“What happens to social skills? What happens to creative and dramatic play? What happens to sense of ownership and connection to the land?” Bienenstock said from his office in Dundas, Ontario. “How can we expect to create environmental stewards of the future if they don’t come into contact with nature and the environment?”

The new city park includes slides built into natural hills, recycled aluminum poles that create bursts of cloud mist, a giant sandbox, and furniture and forts made from a giant elm tree that had died onsite.

“The idea behind the business is to connect kids to nature when and where they play,” Bienenstock said. “Rather than put them on a bus and ship them out to the woods, let’s actually give them a place to do that.”

The playground opens six months after Active Healthy Kids Canada released it’s report card in March saying that only 34 per cent of Canadian families actually use parks and public spaces, and that 87 per cent of kids are not meeting the physical activity guidelines, giving Canadians a D grade in this category.

The report card went on to give an F to the screen time category, saying that many kids get close to six hours of screen time a day.

Bienenstock is trying to turn this statistic around.

“When I was a kid, I spent more than six hours a day in nature, that was normal for me.  I spent maybe 20 minutes a day in front of a TV.”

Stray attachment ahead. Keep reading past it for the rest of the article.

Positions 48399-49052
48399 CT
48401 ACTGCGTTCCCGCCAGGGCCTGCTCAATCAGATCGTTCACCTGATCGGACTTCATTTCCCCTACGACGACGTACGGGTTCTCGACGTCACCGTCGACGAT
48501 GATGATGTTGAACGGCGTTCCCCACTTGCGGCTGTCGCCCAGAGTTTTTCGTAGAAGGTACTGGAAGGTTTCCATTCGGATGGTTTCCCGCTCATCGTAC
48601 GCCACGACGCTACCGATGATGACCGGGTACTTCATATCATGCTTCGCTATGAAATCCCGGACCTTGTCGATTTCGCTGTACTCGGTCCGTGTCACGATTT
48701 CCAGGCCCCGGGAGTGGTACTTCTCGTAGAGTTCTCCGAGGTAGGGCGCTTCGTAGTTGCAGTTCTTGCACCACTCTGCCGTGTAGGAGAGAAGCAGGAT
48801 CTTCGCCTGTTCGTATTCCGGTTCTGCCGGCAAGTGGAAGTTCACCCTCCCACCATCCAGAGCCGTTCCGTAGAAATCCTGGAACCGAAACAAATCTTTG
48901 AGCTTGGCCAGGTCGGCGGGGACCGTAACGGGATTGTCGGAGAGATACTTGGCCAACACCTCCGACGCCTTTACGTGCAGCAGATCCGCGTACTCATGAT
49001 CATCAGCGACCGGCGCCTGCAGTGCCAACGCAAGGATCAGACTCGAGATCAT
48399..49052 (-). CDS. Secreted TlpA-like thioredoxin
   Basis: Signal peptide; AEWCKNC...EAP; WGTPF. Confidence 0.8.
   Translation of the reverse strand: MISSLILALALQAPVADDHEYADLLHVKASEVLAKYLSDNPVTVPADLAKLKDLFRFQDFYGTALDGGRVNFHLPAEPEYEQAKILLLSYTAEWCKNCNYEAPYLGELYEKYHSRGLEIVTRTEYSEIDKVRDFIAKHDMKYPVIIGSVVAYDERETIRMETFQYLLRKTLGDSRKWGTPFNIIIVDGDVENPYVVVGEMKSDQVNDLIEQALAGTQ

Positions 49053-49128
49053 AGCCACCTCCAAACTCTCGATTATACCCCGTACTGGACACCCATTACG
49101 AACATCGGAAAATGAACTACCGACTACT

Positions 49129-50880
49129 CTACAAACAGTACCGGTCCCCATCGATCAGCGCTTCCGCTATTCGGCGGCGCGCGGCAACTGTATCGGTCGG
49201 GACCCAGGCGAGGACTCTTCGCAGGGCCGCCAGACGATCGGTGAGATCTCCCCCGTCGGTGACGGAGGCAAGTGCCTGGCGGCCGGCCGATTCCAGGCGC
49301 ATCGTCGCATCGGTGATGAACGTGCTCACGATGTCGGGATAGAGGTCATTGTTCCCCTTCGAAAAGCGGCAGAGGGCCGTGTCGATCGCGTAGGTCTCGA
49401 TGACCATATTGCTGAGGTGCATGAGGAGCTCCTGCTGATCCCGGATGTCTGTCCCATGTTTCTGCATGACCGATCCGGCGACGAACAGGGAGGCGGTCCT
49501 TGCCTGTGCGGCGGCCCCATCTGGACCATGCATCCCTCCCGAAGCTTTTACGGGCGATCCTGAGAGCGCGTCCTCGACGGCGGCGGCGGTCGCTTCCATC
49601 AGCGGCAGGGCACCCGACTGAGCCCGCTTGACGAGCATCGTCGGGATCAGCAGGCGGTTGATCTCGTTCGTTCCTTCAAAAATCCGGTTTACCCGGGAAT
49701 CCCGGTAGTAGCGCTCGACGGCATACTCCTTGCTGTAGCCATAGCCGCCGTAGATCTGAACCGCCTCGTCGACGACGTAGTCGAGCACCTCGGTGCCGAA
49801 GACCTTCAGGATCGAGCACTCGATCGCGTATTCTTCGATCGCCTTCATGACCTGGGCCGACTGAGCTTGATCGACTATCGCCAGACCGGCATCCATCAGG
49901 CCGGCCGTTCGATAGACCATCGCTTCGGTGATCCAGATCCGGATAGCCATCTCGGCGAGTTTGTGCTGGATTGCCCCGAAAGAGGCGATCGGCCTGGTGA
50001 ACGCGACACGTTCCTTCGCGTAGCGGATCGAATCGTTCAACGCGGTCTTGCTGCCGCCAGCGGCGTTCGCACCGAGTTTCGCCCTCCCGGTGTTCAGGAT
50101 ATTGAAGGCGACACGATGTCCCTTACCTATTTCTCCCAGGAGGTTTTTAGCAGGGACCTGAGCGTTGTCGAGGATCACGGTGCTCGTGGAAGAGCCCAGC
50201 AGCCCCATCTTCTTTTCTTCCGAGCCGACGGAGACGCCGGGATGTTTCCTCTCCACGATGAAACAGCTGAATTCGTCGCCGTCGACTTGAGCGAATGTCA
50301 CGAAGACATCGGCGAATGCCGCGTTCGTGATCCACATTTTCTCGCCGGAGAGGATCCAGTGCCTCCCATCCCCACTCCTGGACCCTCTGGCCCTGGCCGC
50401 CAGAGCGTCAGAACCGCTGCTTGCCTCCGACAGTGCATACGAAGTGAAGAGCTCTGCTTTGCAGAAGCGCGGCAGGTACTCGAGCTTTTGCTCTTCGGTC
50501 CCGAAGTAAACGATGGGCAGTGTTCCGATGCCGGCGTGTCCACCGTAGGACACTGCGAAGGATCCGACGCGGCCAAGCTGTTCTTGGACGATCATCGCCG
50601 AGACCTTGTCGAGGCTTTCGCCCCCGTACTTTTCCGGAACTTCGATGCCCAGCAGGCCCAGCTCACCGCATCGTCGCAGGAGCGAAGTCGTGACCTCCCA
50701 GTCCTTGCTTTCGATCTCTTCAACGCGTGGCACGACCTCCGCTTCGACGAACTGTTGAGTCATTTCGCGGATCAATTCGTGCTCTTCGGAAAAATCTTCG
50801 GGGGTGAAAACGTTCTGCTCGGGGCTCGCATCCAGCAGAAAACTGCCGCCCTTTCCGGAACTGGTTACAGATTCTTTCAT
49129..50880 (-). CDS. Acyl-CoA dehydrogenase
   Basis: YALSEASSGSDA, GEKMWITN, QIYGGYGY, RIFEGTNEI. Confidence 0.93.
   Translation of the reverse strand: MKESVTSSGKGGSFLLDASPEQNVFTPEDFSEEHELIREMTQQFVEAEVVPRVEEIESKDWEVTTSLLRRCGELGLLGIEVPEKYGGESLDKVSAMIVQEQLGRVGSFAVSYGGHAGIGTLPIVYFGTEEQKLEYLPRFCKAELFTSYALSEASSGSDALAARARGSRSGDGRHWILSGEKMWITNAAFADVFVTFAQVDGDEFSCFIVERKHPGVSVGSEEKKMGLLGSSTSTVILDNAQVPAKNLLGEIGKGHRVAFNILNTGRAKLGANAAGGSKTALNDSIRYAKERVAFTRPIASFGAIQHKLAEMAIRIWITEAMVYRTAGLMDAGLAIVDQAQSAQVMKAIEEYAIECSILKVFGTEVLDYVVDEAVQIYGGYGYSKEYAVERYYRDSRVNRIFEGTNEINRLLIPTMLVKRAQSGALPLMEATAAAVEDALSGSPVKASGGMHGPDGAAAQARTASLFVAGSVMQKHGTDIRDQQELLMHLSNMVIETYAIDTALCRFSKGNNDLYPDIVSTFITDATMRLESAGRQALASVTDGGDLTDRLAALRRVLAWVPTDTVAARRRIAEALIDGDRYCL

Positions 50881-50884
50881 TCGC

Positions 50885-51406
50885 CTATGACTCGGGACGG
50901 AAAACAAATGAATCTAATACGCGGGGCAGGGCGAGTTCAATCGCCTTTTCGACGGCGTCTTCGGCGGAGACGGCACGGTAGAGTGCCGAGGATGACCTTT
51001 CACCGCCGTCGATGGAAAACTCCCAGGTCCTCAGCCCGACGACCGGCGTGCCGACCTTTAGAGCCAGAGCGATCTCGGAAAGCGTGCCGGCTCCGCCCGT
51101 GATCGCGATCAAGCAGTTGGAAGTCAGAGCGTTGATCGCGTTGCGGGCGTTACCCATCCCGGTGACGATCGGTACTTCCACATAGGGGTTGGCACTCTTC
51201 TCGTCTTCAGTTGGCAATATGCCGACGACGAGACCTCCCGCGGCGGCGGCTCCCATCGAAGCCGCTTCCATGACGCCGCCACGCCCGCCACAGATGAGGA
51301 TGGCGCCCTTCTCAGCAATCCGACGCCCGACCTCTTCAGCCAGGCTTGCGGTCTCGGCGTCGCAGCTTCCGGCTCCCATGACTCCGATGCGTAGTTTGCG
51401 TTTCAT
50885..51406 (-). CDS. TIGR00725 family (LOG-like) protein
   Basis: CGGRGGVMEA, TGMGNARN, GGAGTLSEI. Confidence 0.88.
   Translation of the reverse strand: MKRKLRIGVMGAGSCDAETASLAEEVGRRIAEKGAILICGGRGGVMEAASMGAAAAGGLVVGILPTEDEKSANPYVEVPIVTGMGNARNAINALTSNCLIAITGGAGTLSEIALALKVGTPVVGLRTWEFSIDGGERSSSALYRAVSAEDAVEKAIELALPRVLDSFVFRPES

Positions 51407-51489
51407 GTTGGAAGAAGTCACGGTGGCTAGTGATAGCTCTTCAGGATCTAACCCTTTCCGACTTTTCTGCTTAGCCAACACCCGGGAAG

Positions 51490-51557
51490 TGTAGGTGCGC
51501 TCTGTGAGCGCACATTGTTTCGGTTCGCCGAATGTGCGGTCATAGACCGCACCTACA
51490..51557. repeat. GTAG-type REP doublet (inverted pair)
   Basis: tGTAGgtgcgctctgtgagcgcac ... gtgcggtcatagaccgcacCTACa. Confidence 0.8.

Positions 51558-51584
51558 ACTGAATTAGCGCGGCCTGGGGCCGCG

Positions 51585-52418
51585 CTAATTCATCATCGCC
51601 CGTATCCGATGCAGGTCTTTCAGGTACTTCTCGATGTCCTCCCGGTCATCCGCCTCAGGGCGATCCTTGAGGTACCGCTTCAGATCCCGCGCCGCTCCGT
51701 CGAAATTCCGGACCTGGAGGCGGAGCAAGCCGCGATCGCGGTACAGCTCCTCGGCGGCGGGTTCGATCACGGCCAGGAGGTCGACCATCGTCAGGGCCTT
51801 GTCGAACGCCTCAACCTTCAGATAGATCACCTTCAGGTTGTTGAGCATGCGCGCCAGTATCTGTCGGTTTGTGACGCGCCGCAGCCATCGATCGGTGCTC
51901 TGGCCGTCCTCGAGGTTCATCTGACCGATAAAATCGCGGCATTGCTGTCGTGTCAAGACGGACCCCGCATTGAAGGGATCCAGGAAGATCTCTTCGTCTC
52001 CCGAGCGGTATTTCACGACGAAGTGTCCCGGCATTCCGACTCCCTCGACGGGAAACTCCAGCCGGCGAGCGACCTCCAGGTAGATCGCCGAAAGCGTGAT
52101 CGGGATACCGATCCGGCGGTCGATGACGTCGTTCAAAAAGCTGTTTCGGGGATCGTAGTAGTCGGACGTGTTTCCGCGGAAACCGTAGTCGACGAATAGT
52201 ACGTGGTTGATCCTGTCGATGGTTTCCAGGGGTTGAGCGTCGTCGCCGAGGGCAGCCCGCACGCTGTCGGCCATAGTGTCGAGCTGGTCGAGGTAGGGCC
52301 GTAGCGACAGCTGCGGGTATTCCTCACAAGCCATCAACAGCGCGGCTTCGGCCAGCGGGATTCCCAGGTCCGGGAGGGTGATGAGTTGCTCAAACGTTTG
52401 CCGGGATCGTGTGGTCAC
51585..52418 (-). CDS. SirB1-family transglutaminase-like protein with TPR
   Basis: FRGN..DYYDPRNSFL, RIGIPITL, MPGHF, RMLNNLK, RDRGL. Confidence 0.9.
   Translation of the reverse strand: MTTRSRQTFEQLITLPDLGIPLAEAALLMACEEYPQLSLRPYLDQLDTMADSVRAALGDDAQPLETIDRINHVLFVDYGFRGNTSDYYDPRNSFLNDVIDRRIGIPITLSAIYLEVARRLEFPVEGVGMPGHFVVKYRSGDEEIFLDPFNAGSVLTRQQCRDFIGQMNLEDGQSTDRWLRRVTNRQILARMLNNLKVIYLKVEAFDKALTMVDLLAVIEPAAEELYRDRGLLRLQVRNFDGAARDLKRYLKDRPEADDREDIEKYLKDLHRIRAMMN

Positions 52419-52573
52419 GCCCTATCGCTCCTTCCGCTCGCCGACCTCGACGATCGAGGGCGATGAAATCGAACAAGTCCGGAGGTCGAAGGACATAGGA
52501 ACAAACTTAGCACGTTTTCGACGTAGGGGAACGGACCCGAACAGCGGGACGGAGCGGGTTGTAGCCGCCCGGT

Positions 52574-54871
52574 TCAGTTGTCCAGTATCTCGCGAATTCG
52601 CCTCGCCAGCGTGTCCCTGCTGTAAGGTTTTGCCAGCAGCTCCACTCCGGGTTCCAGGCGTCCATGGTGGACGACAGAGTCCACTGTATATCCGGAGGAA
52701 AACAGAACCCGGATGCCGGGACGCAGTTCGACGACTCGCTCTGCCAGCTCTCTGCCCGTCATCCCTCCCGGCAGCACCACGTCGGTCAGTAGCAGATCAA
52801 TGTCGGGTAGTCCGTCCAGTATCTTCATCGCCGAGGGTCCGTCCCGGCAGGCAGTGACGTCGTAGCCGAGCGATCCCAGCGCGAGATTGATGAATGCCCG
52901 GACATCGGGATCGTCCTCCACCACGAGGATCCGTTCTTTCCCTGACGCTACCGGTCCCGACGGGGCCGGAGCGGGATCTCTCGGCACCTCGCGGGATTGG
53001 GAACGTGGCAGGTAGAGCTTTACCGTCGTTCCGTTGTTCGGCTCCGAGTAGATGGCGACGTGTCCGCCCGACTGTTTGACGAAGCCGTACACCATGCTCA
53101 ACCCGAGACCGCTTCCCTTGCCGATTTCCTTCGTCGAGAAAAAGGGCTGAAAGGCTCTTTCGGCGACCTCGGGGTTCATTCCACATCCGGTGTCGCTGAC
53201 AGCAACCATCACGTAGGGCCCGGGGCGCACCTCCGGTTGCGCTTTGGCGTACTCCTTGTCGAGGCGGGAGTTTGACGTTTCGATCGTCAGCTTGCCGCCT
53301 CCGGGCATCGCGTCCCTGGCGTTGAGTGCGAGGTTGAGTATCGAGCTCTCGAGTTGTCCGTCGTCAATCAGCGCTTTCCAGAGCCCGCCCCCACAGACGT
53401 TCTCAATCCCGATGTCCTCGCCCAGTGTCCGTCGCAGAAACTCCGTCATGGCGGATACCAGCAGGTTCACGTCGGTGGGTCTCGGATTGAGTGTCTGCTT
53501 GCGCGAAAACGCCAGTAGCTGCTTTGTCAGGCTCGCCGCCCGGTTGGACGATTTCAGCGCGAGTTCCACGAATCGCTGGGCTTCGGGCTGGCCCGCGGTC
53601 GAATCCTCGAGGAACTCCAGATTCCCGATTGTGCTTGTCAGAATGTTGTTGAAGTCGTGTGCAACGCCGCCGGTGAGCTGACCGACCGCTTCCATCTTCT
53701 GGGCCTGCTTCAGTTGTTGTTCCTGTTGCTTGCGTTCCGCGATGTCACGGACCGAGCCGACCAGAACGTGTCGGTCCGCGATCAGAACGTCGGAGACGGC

Sally Kotsopoulos, early childhood centre manager at Ryerson University, says if we are going to put environmental responsibility on our kids we better dust off their running shoes.

“I know for certain if children don’t spend time outside why would they care about it?” Kotsopoulos said. “Why would they care if it doesn’t mean anything to them?”

Ryerson’s early childhood centre installed a natural playground five years ago and Kotsopoulos says the children are always busy, and more cooperative than they were before.

“There is so much opportunity for creativity that nothing is prescribed,” she said. “If you have a large play structure it pretty much prescribes what the children are supposed to do. They go up the steps and down the slide. They put their head through this, and they swing on that pole. They rotate through that unit in a particular fashion.”